Proof. Assume the contrary. Then there exist integers 0<s_0<s_1<\cdots such that f(s_{n+1})=Af(s_n)+B for all n, where A>1 and B are fixed integers. Then f(s_{n+1})/f(s_n)\to A as n\to\infty, a contradiction. \square

Corollary 1. The set \{1!,2!,3!,\dots\} of factorials is not automatic.

Proof. Take f(n)=n! in theorem 3. \square

Corollary 2. The set \{2^{2^0}+1,2^{2^1}+1,2^{2^2}+1,\dots\} of Fermat numbers is not automatic.

Proof. Take f(n)=2^{2^{n-1}}+1 in theorem 3. \square

It is possible to use lemma 1 in other ways to show that sets are not automatic. For example:

Theorem 4. Let f:\mathbb N\to\mathbb N such that f(n+1)/f(n)\to\alpha as n\to\infty, where \alpha is a real number such that \alpha^m\not\in\mathbb N for any m\in\mathbb N. Then the set \{f(1),f(2),f(3),\dots\} is not automatic.

Proof. Assume the contrary. Then by lemma 1 there exist distinct positive integers s_0,s_1,\dots such that f(s_{n+1})=Af(s_n)+B for all n, where A>1 and B are fixed integers. Now


for all m\in\mathbb N. Therefore, as f(s_{n+1})/f(s_n)\to A, it follows that A=\alpha^m for some m\in\mathbb N. But this is impossible, as \alpha^m\not\in\mathbb N for any m\in\mathbb N. \square

Corollary 3. The set \{0,1,1,2,3,5,\dots\} of Fibonacci numbers is not automatic.

Proof. Let F_n denote the n-th Fibonacci number. Note that F_{n+1}/F_n\to\varphi=(1+\sqrt 5)/2 as n\to\infty, and that \varphi^m=F_m\varphi+F_{m-1}\not\in\mathbb N for all m\in\mathbb N. So the result follows by theorem 4. \square

In the exact same manner we also get:

Corollary4. The set \{2,1,3,4,7,11,\dots\} of Lucas numbers is not automatic.

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Filed under Analysis, Combinatorics, Number Theory

Finite Automata 2: Cobham’s Theorem

Positive integers x and y are said to be multiplicatively dependent if x^m=y^n for some m,n\in\mathbb N. If x and y are not multiplicatively dependent, we say they are multiplicatively independent. Cobham’s theorem states the following:

Theorem 1 (Cobham, 1969). If an infinite set is both p-automatic and q-automatic, then p and q are multiplicatively dependent.

We are not going to prove theorem 1, but let us prove the following special case:

Theorem 2. If S=\{1,p,p^2,\dots\} is q-automatic, then p and q are multiplicatively dependent.

At first glance it is perhaps not obvious that theorem 2 is a special case of theorem 1. So let us show that it indeed is:

Theorem 3. The set S in theorem 2 is p-automatic.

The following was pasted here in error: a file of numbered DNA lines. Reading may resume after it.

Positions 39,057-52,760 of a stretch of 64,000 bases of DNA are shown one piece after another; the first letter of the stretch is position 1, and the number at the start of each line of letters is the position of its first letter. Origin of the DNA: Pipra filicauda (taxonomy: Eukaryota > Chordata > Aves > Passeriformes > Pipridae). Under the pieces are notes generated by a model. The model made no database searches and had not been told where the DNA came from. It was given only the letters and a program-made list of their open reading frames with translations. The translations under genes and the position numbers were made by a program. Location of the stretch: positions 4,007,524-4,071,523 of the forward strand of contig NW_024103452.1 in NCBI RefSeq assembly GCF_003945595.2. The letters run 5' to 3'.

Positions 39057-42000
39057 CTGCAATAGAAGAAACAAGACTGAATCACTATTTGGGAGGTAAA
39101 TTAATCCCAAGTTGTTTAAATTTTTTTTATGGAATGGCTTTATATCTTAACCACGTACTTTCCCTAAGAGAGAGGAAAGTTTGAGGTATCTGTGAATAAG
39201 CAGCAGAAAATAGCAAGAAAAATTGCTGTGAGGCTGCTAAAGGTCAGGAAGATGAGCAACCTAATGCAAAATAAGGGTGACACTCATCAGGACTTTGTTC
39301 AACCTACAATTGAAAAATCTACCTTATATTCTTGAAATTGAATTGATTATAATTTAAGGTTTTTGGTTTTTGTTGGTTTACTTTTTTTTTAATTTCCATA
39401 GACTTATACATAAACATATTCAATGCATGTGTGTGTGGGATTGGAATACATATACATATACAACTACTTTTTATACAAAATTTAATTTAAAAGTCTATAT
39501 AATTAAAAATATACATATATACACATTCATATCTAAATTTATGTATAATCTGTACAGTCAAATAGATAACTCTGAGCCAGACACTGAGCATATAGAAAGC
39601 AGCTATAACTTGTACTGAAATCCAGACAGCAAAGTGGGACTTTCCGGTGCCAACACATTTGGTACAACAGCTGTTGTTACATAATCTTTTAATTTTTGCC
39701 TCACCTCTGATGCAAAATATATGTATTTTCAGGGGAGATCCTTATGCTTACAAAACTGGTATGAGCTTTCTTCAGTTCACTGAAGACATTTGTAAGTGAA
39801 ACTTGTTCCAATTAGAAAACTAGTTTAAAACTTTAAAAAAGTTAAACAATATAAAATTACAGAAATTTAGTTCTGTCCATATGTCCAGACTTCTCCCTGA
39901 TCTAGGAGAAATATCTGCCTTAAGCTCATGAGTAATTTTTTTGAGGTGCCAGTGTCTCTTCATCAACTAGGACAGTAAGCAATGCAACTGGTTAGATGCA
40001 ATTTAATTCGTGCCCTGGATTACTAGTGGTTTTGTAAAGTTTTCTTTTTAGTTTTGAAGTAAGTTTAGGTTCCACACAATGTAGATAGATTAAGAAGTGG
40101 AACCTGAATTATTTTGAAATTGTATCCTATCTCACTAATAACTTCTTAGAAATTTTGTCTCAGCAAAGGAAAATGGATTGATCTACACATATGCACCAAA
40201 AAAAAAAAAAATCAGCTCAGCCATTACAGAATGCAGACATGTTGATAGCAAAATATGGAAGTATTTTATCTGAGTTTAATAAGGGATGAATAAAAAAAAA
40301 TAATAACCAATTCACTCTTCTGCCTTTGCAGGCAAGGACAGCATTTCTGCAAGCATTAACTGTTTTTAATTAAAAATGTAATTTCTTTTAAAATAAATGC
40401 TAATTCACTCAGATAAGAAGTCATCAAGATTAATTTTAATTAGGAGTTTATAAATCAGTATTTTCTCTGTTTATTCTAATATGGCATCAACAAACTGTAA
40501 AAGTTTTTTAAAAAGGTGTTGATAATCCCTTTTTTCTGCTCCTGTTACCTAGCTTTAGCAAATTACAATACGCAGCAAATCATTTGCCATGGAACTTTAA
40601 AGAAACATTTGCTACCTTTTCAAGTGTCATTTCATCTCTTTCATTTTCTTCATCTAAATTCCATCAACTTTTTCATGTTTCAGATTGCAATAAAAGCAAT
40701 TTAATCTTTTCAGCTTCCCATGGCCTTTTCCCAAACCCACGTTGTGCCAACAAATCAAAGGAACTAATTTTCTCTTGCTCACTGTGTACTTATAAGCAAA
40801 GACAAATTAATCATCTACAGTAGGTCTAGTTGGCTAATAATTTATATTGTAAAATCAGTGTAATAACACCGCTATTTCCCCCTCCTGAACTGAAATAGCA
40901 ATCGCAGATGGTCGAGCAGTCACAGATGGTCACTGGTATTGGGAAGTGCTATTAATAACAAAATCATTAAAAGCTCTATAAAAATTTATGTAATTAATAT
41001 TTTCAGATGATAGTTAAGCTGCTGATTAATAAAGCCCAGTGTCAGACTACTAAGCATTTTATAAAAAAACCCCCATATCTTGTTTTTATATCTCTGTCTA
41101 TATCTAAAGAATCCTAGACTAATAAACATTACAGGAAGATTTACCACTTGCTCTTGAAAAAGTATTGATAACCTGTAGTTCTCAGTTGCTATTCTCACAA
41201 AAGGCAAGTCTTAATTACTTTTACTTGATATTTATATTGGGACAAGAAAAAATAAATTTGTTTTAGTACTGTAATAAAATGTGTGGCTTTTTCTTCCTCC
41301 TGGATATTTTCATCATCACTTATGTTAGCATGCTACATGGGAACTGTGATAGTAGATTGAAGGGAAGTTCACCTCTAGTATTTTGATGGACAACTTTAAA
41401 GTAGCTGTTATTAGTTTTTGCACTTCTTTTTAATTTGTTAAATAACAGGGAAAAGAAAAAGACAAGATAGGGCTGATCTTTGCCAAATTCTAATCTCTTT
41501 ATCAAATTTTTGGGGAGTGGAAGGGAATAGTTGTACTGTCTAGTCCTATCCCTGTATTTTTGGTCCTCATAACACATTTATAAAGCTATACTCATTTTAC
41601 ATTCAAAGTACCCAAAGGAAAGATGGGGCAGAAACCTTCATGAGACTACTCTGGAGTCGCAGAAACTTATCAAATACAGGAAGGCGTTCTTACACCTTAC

Proof. We construct a DFA (\Sigma_{p},Q,q_0,\delta,F) as follows:

  • Q=\{q_0,q_1,q_2\}
  • F=\{q_1\}
  • \delta(q_0,0)=q_0
  • \delta(q_0,1)=q_1
  • \delta(q_0,j)=q_2 for each j\in\Sigma_p\backslash\{0,1\}
  • \delta(q_1,k)=q_2 for each k\in\Sigma_p
  • \delta(q_2,k)=q_2 for each k\in\Sigma_p

Final project - Dropbox 2014-10-26 16-30-09

This shows that S is p-automatic. \square

In fact, from the following result it follows that the set S in theorem 2 is actually p^k-automatic for each k\in\mathbb N:

Theorem. If S\subseteq\mathbb N is p-automatic, then it is p^k-automatic for each k\in\mathbb N.

Proof. Since S is p-automatic, there exists a DFA \Gamma=(\Sigma_{p},Q,q_0,\delta,F) such that S=\{[w]_p:w\in\mathcal L_\Gamma\}. Now we construct a new DFA (\Sigma_{p^k},Q,q_0,\delta',F) by defining \delta'(q,p^j+r)=\delta(q,r) inductively for each j\in\{1,2,\dots,k-1\} and r\in\{0,1,\dots,p^j-1\}. This shows that S is p^k-automatic. \square

Proof of theorem 2. Since S=\{1,p,p^2,\dots\} is q-automatic, by the Pumping Lemma there exists a DFA \Gamma=(\Sigma_{q},Q,q_0,\delta,F) and a,b,c\in\Sigma_q^* with |b|\ge 1 such that ab^nc\in\mathcal L_\Gamma for all n\ge 0. So [ab^nc]_q\in S for all n\ge 0, i.e. there exist integers 0\le k_0< k_1<\cdots such that [ab^nc]_q=p^{k_n} for all n. Note that




for each n\ge 0. The right-hand-side above is constant, and is divisible by p^{k_n} for each n\ge 0. So it must be identically 0, i.e.


Since |b|\ge 1, we have \gcd(q^{|c|},q^{|b|}-1)=1. Hence q^{|c|} divides [c]_q. If we write [c]_q=c_0+c_1q+\cdots+c_mq^m, then q^{|c|}=q^{m+1}>[c]_q. So [c]_q=0. As a result, [b]_q=0. Therefore q^{|b|}=p^{k_{n+1}-k_n}, i.e. p and q are multiplicatively dependent, as required. \square